The problem behind the malfunctioning POMC is again in the mitochondria, which, this time, become larger and misshapen. Without mitofusin 2, mitochondria, in addition to being deformed, detach from the endoplasmic reticulum, the organelle involved in protein synthesis. “We believe that mitochondria use calcium and lipids stored in the reticulum to generate energy,” says Dietrich. When this chain of events is interrupted, both are damaged and malfunction. In this context, the mitochondria begin to release reactive types of oxygen, molecules that cause biochemical imbalances in the body. Under these conditions, the mitochondria fail to produce the necessary ATP for the POMC neurons to function, and while they are inactive, these neurons stop responding to leptin, the hormone responsible for signaling the body to feel sated. Satiety does not occur, and the gluttonous mice become efficient at accumulating fat.
For Dietrich, the importance of these studies is to show that a single molecule is able to generate very different effects depending on the cell in which it operates. Even in groups of neighboring cells in the same region of the brain, as in the case of AgRP and POMC neurons, mitofusin 2 operates quite differently: AgRP neurons contribute to mitochondrial fusion, while POMC neurons aid in the adhesion of mitochondria to the endoplasmic reticulum.
According to Dietrich, a more general result of this observation is that finding a unique compound that acts on the signaling pathways for hunger and satiety in order to treat obesity will not be simple. Based on data from the Brazilian Institute of Geography and Statistics (IBGE), obesity is an epidemic that currently affects 17% of Brazilians over age 20. In a country with plenty of fatty foods and where unhealthy meals at fast-food restaurants are a common solution to everyday life on-the-go, the findings from Dietrich and his colleagues take on an urgent tone. “The hunger reflex is one of the most basic to survival, one that can not be overcome without putting one’s own life at risk,” says Dietrich.
That’s why, in his view, it is so difficult to develop obesity drugs that do not have serious side effects, as he and Horvath indicated in a 2012 review article published in Nature Reviews Drug Discovery.
But this difficulty has not prevented the search from continuing. On the contrary, it has been stimulated. At the Federal University of São Paulo (Unifesp), a group led by molecular biologist João Bosco Pesquero has just signed a cooperation agreement with their international colleagues at the German-based Max Delbrück Center for Molecular Medicine (see Pesquisa FAPESP Issue No. 211). Its goal is to accelerate the search for a safe and effective drug against obesity that acts on the satiety neurons.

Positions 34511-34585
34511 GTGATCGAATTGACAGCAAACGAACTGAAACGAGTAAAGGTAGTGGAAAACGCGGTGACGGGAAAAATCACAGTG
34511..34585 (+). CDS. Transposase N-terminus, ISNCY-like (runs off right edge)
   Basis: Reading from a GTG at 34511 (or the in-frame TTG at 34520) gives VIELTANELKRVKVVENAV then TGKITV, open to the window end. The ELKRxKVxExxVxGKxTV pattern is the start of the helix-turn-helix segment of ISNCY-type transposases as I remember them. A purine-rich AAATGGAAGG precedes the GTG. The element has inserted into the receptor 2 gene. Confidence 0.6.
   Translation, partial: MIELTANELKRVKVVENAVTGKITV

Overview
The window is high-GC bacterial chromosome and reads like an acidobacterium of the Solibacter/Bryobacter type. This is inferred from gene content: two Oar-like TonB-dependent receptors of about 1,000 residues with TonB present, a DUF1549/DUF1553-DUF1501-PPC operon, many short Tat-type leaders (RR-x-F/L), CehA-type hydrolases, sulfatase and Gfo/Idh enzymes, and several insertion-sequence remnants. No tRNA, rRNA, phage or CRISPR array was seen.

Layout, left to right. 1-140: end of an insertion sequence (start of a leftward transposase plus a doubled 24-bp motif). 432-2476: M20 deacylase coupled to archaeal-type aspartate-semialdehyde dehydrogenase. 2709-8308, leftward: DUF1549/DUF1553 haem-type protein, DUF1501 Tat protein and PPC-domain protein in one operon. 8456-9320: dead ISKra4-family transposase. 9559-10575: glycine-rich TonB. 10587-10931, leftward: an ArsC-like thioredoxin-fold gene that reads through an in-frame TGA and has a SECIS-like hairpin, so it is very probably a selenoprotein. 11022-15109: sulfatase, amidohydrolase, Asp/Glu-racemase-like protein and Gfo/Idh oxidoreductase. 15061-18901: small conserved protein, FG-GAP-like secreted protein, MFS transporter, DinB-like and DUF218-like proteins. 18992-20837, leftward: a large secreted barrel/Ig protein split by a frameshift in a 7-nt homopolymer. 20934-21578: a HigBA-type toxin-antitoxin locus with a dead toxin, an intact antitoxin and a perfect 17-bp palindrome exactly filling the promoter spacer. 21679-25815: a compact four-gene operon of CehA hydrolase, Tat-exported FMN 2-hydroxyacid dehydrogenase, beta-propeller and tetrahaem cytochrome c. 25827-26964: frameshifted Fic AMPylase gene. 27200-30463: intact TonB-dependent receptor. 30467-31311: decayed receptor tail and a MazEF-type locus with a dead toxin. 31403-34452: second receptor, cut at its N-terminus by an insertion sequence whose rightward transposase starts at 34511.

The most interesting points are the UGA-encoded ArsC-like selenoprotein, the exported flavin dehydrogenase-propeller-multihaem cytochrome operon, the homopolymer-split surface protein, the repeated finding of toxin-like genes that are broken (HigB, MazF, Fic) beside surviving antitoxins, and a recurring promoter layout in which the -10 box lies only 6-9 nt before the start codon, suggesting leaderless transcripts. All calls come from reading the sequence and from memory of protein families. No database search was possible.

In an article published in July 2013 in Biological Chemistry, Pesquero’s group tested mice that do not produce kinin B1 receptors, involved in leptin action. In these animals, the researchers found an increased activity in the satiety neurons. “These mice have a different metabolism and are protected from obesity even while consuming a high-fat diet,” says Vicencia Sales, a doctoral student in the Pesquero group and co-author of the article.
The Unifesp and German groups, in partnership with their colleagues in Toulouse, France, are betting on the progress of a compound in the experimental testing phase that blocks kinin B1 receptors. Thus, they hope to increase the sensitivity of the mice to leptin and satiate hunger. But to become a viable medication, in addition to other changes, it would still have to be more stable and be able to cross the blood-brain barrier to reach the brain. This will only be worthwhile, however, if the drug is proven to be safe and effective. The drug does not appear to be harmful to mice in tests performed thus far before testing can begin on humans. “Of course we are always worried about how other neurons might respond to this compound,” says Sales, who wants to devote the rest of her PhD to understanding what the drug does in the body as a whole.
For her, Dietrich’s findings prove the importance of looking more carefully at what happens to the mitochondria in their research model. “It is a very difficult job,” she says. After all, we need to isolate the neurons of a brain as small as that of a mouse, about 2 centimeters, to figure out the electrical activity and ATP production. “The hypothalamus of these mice is roughly 0.3 mm and slightly larger than a grain of sand,” she says. Isolating these cells requires a technique that the Yale group has mastered and that made the difference in Dietrich’s work. The web of neurons involving complex and fundamental mechanisms such as the need for food can certainly only be unraveled by the sum of knowledge, expertise and ideas of many groups. Preferably by working together.
DIETRICH, M. O. et al. Mitochondrial dynamics controlled by mitofusins regulate AgRP neuronal activity and diet-induced obesity. Cell, v. 155, No. 1, p. 188-99. September 26, 2013.
SCHNEEBERGER, M. et al. Mitofusin 2 in POMC neurons connects ER stress with leptin resistance and energy imbalance. Cell, v. 155, No. 1, p. 172-87. September 26, 2013.
TORRES, H. A. M. et al. Kinin B1 receptor gene ablation affects hypothalamic CART production. Biological Chemistry, v. 394, No. 7, p. 901-8, July 2013.